A long-awaited new data protection law came into force in Turkey on Thursday, just days after it emerged that private details about some 50 million citizens had been leaked.
The legislation has been in the works for more than a decade as EU-hopeful Turkey tries to align its guidelines on the use of private information with European Union rules.
Until now, Turkey did not have one specific law governing the use of personal data.
The law signed by Turkish President Recep Tayyip Erdogan sets a definition for personal and sensitive data, lays out firms’ responsibilities in managing information and regulates the international transfer of data.
The legislation stipulates that data cannot be processed or transferred abroad without the individual’s explicit consent and establishes a dedicated data protection authority.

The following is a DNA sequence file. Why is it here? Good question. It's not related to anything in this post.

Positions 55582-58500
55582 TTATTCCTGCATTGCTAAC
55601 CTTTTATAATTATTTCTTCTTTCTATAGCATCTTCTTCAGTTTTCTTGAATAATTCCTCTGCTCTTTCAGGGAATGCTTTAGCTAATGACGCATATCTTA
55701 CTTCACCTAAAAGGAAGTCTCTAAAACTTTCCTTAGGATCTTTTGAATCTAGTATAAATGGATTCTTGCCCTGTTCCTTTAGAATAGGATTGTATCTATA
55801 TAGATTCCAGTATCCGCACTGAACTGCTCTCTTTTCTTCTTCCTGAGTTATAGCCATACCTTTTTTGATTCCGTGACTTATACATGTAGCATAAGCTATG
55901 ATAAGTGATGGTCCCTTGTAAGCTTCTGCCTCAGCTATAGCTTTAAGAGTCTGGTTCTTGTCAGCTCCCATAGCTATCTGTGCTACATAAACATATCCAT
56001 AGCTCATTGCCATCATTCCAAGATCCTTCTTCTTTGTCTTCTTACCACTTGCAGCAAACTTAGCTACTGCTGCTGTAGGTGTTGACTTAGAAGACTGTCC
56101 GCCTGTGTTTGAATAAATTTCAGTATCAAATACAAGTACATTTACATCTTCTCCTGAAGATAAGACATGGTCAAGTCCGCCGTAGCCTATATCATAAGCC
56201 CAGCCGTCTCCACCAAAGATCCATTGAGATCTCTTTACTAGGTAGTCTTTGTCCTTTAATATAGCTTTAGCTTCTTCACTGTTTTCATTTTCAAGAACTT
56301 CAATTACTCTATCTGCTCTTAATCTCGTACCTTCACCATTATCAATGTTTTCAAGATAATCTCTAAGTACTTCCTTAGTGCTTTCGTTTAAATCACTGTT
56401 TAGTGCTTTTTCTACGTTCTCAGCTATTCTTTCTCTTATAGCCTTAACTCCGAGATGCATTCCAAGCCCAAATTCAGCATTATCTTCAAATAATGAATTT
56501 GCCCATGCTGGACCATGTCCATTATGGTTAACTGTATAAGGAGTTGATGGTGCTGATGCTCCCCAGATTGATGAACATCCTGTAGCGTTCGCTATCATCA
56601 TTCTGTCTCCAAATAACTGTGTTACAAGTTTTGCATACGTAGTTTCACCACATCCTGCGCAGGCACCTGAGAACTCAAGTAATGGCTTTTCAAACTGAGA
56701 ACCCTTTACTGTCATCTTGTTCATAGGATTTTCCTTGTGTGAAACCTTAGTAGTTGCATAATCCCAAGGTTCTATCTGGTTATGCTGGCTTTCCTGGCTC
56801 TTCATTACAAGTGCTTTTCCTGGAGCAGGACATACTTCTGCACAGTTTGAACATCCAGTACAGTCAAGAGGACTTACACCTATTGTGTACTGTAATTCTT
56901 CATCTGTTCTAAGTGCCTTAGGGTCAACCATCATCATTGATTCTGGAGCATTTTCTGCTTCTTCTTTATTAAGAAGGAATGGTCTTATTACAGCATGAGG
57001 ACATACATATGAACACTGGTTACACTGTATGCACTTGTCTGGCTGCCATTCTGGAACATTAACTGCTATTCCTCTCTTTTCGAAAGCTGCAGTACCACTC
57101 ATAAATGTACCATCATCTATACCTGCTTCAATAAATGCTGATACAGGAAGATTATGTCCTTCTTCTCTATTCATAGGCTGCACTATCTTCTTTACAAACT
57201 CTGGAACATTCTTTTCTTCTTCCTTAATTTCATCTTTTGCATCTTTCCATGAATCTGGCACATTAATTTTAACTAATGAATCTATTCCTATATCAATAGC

The law comes after hackers this week posted online a massive database containing the names, identity numbers, addresses and other personal information of a large chunk of Turkey’s 78 million citizens, exposing them to identity fraud.
Ankara federal prosecutors on Wednesday opened an investigation into the data spill, while the country’s communications and justice ministers suggested political foul play.
Transport and Communications Minister Binali Yildirim blamed the leak on a network run by Erdogan’s arch-foe, the US-based cleric Fethullah Gulen often accused of running a parallel state aimed at usurping Erdogan.
“People who do things like this will have to give account for what they have done. Previously, there was no legal framework,” he said Wednesday.
As well as being crucial for Turkey’s hoped-for EU accession process, experts say the law is also key for co-operation with the EU on issues of refugees and terrorism.
“Issues have arisen about how to handle refugees’ data, who is a refugee and who is not, and how to share this information with the EU,” Akin Unver, assistant professor at Kadir Has University told Hurriyet daily in February after the bill was presented to parliament.